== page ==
I get positive comments on my writing; I get positive comments on my content. I’m an evaluator. I want to know what difference this information is making in your life. This is a program and it needs to be evaluated. And number of page views isn’t the answer.
So I ask you to keep commenting, that way I know the blog is being read. That way I know I am making a difference.
For the first time in my lifetime the first day of Hanukkah is also Thanksgiving. The pundits are are sagely calling the event Thanksgivukkah. According to this referenced source, the first day of Hanukkah will not happen again for over 70,000 years. However, according to another source, this overlap could happen again in 2070 and 2165. Although I do not think I’ll be around in 2070, my children could be (they are 17 and 20 of this writing). I find this phenomenon really interesting–Thanksgiving usually starts the US holiday season and Hanukkah falls later, during Advent. Not so this year. I wonder how people combine latkes and Thanksgiving (even without the turkey). Loaded latkes? (My appreciation to Kia.)
So I’m sure you are wondering, HOW EXACTLY DOES THIS RELATE TO EVALUATION?
I decided that it was time to revisit my blog title, Evaluation is an Everyday Activity. Every day you evaluate something. Although you do not necessarily articulate out loud the criteria against which you are determining merit, worth, and value, you have those criteria. I have them for latkes AND Thanksgiving. Our latkes must be crispy; of winter vegetables including potatoes. This allows me to use a variety of winter vegetables I may have gotten in my CSA. (Beet latkes? Sweet potato latkes? Celeriac latkes? You bet!) Our Thanksgiving is to have foods for which we are truly thankful. That allows us to think about gratitude. Each year our menu is different because each year we are thankful for different things. (I must confess, however, we always have pie–pumpkin, which I make from home grown pumpkin/squash, and chocolate pecan, which is an original old family recipe.) One year when we put all the food on the table, all the food was green. We didn’t plan it that way; it just happened because they were foods for which we were thankful. This year, we will have mashed potatoes (by the Queen of mashed potatoes), Celebration Filo, both the gluten-free (made with rice wrappers and no onion, garlic, or dairy) and glutened versions (the version which we renamed and is in the link above), and something else that will probably be green. This year I’m thankful for my gluten-free; dairy-free friend who will join us for Thanksgiving and I’m working up alternatives to accommodate her and still satisfy the rest of us.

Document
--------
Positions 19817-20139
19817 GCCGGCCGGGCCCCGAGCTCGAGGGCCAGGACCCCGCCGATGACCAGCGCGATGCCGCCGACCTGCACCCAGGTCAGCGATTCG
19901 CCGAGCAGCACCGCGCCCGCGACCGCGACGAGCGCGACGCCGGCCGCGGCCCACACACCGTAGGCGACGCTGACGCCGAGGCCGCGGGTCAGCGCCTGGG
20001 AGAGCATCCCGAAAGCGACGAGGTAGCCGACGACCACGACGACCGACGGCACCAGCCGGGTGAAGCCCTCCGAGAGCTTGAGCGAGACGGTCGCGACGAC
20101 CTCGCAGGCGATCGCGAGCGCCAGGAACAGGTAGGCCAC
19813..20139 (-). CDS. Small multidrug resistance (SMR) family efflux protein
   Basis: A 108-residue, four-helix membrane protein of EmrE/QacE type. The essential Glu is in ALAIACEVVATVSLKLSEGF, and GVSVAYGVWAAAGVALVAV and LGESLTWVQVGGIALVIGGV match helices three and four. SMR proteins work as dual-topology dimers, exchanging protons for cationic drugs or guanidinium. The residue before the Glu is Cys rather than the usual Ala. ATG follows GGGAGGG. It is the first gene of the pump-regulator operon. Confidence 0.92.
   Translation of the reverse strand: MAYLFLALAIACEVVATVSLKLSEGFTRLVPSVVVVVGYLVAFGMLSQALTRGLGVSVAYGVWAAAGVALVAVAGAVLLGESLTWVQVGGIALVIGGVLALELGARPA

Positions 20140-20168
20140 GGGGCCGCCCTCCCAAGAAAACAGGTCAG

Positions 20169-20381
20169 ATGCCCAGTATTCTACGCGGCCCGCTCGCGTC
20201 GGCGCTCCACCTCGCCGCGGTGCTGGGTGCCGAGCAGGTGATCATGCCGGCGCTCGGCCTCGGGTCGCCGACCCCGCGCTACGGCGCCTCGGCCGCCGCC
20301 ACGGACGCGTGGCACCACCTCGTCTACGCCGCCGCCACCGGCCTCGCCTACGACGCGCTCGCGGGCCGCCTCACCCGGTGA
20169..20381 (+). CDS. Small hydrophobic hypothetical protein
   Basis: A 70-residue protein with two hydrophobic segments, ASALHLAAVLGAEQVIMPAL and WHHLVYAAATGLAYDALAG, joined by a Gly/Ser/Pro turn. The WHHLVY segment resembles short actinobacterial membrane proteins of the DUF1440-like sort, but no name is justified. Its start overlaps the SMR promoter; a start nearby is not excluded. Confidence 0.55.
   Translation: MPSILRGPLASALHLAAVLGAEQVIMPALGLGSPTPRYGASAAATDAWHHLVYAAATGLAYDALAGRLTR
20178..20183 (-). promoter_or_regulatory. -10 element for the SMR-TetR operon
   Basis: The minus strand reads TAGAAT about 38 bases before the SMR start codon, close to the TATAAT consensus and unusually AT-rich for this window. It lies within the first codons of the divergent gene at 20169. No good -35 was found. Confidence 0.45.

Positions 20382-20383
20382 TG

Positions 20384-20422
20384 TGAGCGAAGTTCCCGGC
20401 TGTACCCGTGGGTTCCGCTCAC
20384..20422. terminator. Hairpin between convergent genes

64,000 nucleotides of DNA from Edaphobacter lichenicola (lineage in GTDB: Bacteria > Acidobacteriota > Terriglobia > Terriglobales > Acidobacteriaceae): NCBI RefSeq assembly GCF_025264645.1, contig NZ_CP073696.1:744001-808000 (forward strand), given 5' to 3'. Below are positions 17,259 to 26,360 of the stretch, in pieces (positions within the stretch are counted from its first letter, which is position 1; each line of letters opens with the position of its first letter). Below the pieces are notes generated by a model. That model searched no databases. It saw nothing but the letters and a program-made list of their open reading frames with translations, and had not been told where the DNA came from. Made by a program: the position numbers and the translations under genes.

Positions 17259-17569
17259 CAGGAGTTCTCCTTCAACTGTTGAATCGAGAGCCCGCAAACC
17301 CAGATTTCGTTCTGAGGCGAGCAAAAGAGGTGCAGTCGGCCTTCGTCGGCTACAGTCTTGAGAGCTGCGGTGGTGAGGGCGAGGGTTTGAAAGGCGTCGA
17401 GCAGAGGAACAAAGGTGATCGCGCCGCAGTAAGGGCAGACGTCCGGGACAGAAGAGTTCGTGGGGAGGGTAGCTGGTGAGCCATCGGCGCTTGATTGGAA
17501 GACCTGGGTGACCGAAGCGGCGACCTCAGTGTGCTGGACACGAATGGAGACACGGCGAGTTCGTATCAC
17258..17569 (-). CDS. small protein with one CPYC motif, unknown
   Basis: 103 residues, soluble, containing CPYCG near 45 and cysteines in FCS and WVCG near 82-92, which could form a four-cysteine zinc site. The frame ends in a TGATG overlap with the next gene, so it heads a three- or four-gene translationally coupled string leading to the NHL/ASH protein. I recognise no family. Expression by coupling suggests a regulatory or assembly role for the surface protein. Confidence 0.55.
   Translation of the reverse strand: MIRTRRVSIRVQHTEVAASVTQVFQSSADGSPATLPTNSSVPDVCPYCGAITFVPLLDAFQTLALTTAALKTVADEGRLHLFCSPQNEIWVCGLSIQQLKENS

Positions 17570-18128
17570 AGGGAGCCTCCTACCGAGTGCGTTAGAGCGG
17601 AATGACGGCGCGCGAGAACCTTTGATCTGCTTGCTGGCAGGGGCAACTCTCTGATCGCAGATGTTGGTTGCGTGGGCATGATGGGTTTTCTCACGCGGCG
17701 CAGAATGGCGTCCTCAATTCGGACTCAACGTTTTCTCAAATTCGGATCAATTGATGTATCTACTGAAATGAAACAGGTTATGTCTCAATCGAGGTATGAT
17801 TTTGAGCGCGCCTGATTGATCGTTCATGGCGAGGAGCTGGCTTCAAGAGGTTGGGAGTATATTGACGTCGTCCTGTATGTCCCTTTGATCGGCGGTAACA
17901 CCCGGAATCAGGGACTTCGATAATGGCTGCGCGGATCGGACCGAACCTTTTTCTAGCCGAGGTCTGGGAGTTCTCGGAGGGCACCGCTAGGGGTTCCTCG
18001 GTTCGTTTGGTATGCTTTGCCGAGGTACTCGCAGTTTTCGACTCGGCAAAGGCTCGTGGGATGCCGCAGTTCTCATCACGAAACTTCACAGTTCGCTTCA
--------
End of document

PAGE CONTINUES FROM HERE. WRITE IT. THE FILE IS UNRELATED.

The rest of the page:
So you see, even when I’m thinking about Thanksgiving, latkes, and gratitude, I’m thinking about evaluation. What merit does the “program” have? What is its worth? What is its value? Those are all evaluative questions that apply to Thanksgiving (and latkes and gratitude).
So you see, Evaluation is an Everyday Activity.
We all know about independent variables, and dependent variables. Probably even learned about moderator variables, control variables and intervening variables. Have you heard of confounding variables? Variables over which you have no (or very little) control. They present as a positive or negative correlation with the dependent and independent variable. This spurious relationship plays havoc with analyses, program outcomes, and logic models. You see them often in social programs.
Ever encounter one? (Let me know). Need an example? Here is one a colleague provided. There was a program developed to assist children removed from their biologic mothers (even though the courts typically favor mothers) to improve the children’s choices and chances of success. The program had included training of key stakeholders (including judges, social service, potential foster parents). The confounding variable that wasn’t taken into account was the sudden appearance of the biological father. Judges assumed that he was no longer present (and most of the time he wasn’t); social service established fostering without taking into consideration the presence of the biological father; potential foster parents were not allerted in their training of the possibility. Needless to say, the program failed. When biologic fathers appeared (as often happened), the program had no control over the effect they had. Fathers had not been included in the program’s equation.